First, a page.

IDC: Asian consumers like to e-shop locally

Asian consumers much prefer to buy goods over the internet from locally-based Web sites rather than from global electronic commerce players, especially if the site is delivered in their own language and script, a senior IDC analyst said.

This preference for local over foreign sites will increase over the next few years as more Asian companies implement Web-based e-commerce strategies, according to Pete Hitchen, senior analyst of internet research at market analyst IDC Asia-Pacific.

Speaking at the "E-Business: The Global Challenge" conference here, Hitchen said that Asian users surveyed by IDC indicated that they trust local sites more and expect better distribution service from local companies. Subtle cultural issues can also work against global Web players trying to move into the region, whether for business-to-consumer or the more lucrative business-to-business e-commerce markets.

"Over 70 per cent of Korean and Chinese buyers already shop at Web sites which are local to them rather than those based in a foreign country," he said. "They only shop online with overseas companies when there is no choice because of the relative lack of e-commerce players in their countries."

The preference for local sites is not an Asian phenomenon -- 97 per cent of US users shop at sites within their own country, according to IDC figures. But local e-commerce players can use their language and cultural knowledge to move quickly into offering consumers in their home markets adequate choice and shut out overseas competition, Hitchen said.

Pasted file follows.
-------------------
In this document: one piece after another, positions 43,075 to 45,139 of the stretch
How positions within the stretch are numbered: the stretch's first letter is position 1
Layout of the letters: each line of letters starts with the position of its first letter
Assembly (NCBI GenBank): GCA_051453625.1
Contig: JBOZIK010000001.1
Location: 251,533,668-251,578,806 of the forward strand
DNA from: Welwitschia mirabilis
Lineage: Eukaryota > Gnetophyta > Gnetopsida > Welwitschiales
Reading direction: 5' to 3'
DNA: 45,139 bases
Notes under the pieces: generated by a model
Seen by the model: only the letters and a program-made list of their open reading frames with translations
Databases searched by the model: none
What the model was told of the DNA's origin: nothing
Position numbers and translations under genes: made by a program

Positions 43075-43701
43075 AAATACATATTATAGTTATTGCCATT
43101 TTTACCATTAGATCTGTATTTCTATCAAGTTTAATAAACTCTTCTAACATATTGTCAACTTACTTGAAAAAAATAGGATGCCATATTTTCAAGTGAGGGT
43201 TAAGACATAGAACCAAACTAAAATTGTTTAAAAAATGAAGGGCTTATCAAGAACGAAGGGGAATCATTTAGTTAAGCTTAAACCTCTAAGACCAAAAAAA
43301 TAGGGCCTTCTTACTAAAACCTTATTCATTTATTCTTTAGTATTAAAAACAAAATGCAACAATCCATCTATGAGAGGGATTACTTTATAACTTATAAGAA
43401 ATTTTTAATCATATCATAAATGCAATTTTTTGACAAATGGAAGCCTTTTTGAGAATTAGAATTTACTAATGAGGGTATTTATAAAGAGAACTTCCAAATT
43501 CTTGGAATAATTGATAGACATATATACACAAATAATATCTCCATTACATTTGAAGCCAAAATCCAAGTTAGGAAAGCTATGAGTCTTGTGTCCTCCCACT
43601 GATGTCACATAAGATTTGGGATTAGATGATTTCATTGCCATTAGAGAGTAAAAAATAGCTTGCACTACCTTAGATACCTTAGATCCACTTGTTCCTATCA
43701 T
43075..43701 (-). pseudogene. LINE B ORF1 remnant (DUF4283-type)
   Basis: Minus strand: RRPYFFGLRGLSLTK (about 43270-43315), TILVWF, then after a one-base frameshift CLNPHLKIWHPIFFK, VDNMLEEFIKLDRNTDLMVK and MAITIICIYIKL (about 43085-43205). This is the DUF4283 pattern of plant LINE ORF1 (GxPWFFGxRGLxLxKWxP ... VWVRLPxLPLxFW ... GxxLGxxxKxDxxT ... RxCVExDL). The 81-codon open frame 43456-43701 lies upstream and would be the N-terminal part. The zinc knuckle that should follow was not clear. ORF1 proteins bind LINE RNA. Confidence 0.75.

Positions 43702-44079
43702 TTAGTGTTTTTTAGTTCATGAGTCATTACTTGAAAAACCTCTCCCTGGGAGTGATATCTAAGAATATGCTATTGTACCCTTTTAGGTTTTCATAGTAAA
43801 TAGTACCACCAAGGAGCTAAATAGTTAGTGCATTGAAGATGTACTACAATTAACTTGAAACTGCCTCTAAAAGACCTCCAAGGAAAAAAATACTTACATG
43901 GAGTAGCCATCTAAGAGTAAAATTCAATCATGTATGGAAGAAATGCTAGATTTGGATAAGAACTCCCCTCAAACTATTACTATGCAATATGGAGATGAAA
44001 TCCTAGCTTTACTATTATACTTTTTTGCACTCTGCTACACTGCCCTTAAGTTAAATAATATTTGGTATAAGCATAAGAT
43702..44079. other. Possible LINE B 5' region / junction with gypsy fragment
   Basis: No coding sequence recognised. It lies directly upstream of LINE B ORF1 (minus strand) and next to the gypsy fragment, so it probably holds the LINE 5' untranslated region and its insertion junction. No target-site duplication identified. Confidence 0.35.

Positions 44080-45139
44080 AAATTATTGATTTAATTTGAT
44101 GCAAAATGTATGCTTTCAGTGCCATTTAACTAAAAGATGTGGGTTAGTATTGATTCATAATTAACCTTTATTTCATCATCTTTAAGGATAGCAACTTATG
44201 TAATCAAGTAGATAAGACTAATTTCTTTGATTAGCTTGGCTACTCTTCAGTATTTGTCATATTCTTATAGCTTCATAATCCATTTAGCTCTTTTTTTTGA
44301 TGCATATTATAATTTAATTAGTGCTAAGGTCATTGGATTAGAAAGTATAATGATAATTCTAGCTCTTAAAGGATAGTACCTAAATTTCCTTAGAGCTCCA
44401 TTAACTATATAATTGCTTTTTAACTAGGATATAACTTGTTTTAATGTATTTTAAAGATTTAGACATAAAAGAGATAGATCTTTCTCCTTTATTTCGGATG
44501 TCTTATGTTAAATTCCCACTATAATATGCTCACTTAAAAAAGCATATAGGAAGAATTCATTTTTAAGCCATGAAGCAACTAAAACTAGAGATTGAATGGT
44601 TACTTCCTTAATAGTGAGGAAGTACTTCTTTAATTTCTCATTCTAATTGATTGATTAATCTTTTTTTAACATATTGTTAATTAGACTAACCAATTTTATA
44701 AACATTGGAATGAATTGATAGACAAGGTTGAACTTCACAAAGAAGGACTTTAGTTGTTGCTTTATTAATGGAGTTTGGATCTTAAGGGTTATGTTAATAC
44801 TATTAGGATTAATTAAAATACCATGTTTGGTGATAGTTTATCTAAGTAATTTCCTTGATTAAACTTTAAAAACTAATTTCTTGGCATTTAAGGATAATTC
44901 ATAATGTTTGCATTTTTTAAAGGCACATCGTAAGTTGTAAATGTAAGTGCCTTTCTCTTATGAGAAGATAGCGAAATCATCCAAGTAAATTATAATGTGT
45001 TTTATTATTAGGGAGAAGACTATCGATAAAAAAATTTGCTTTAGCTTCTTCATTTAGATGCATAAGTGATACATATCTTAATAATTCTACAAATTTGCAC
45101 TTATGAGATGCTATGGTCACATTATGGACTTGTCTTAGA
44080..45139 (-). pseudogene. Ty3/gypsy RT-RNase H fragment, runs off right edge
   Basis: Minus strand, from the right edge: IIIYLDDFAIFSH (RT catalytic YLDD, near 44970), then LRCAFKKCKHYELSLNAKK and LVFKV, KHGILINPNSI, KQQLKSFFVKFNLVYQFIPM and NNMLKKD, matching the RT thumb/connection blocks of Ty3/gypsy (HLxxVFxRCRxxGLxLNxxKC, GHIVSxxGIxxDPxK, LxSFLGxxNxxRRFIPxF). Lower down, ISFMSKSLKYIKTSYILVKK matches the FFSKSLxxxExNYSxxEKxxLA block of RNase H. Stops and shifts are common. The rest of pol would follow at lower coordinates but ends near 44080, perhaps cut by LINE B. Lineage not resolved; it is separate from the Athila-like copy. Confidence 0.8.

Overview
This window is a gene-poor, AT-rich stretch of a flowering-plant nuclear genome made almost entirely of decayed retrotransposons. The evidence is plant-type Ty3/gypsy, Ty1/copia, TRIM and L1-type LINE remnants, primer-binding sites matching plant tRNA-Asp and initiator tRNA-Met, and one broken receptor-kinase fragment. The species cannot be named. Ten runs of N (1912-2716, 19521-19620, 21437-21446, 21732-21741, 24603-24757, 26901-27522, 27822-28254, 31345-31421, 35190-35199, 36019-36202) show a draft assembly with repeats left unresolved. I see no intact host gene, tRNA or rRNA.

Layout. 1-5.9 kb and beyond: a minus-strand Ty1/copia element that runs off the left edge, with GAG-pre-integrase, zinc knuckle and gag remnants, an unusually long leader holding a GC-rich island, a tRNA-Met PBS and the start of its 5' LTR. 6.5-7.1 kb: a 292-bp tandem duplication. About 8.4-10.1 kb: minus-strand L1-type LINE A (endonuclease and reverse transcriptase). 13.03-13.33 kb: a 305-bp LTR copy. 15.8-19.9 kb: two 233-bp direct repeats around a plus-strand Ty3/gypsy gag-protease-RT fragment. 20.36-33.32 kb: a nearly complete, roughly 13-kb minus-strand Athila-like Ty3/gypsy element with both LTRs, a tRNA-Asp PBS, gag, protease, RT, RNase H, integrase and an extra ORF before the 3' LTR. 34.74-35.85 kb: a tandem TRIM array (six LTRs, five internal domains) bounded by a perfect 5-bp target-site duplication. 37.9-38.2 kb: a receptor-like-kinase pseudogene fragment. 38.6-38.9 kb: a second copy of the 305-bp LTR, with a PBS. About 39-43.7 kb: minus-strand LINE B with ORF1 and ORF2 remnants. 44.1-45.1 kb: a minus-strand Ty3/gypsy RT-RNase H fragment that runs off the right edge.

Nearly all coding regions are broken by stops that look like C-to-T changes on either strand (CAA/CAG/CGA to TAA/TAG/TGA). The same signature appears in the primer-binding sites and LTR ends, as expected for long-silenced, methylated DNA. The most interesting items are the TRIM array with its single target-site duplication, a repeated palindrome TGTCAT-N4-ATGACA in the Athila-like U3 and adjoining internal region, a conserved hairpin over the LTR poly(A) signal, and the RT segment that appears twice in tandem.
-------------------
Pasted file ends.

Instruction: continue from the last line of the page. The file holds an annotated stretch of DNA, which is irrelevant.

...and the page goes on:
"There will be rapid growth in the number of non-English language Web sites over the next few years, and these will be culturally suited to the Asian market," he added.

Already, 47 per cent of internet-connected devices in Asia are installed in largely non-English speaking countries and those with written scripts that require double-byte characters, according to IDC figures. These include most of the fastest-growing internet markets in Asia such as Mainland China and India, along with established e-commerce environments like Japan, South Korea, Hong Kong and Taiwan.

IDC estimates that e-commerce revenues in the Asia-Pacific region (outside Japan) will reach $US1.87 billion ($3 billion) over the course of this year and rise to $US32.59 billion by 2003. There are still major opportunities for e-commerce players in the region, given that only 0.6 per cent of Asia-Pacific's total population has internet access, compared to 32 per cent of people in the US and 17 per cent in Western Europe, Hitchen said.

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